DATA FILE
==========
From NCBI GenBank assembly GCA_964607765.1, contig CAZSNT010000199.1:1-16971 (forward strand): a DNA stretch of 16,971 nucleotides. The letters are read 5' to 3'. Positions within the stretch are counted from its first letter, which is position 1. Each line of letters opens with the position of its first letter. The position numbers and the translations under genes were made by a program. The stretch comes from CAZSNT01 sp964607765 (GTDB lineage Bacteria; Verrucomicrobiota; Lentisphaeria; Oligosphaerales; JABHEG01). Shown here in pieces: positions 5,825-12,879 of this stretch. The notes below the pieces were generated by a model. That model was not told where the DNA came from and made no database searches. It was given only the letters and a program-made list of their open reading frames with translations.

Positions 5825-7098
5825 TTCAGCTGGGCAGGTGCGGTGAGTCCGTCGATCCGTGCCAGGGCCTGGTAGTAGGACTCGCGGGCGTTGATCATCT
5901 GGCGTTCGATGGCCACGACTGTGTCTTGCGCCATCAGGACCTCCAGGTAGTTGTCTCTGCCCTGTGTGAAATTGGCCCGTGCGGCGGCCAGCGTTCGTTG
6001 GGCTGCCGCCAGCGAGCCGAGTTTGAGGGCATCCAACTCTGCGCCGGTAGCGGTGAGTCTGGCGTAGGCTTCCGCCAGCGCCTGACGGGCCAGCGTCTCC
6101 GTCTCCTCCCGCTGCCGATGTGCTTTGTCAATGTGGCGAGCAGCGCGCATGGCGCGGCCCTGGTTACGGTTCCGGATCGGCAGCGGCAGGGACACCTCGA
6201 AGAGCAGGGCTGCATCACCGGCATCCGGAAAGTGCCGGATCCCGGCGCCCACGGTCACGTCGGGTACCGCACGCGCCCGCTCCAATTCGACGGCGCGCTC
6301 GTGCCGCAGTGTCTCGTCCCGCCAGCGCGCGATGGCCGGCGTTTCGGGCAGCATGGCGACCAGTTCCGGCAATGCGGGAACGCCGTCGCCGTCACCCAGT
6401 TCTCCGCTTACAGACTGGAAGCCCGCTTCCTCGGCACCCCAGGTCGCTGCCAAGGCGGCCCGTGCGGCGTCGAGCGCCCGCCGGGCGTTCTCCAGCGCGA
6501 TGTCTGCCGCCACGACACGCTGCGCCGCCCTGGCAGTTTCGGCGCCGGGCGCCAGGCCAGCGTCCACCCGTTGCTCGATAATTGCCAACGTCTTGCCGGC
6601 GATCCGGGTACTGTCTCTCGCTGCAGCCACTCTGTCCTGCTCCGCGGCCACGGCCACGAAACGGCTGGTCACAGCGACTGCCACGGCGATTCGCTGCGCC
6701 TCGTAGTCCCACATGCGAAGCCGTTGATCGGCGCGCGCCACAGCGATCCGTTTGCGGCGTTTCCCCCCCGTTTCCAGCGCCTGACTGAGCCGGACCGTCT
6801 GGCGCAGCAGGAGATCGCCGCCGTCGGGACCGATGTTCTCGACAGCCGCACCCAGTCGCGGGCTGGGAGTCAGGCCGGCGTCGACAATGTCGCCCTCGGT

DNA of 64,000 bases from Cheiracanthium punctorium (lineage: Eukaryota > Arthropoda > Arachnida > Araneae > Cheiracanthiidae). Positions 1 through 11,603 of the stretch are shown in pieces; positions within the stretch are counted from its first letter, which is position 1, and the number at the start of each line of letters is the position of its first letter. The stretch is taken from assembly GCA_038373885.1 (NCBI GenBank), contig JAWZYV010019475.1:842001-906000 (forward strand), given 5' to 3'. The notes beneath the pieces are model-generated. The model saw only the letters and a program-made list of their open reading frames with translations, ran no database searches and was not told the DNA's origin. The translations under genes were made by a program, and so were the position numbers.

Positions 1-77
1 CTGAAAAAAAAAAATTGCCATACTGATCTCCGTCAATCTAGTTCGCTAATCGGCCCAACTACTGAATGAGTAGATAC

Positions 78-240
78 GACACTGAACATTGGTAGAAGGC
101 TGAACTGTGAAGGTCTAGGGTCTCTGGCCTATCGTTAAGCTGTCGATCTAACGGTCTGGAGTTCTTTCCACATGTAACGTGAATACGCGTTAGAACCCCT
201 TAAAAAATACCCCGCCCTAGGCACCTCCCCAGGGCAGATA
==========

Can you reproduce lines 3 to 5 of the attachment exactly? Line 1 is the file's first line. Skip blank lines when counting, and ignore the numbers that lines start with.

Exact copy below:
5825 TTCAGCTGGGCAGGTGCGGTGAGTCCGTCGATCCGTGCCAGGGCCTGGTAGTAGGACTCGCGGGCGTTGATCATCT
5901 GGCGTTCGATGGCCACGACTGTGTCTTGCGCCATCAGGACCTCCAGGTAGTTGTCTCTGCCCTGTGTGAAATTGGCCCGTGCGGCGGCCAGCGTTCGTTG
6001 GGCTGCCGCCAGCGAGCCGAGTTTGAGGGCATCCAACTCTGCGCCGGTAGCGGTGAGTCTGGCGTAGGCTTCCGCCAGCGCCTGACGGGCCAGCGTCTCC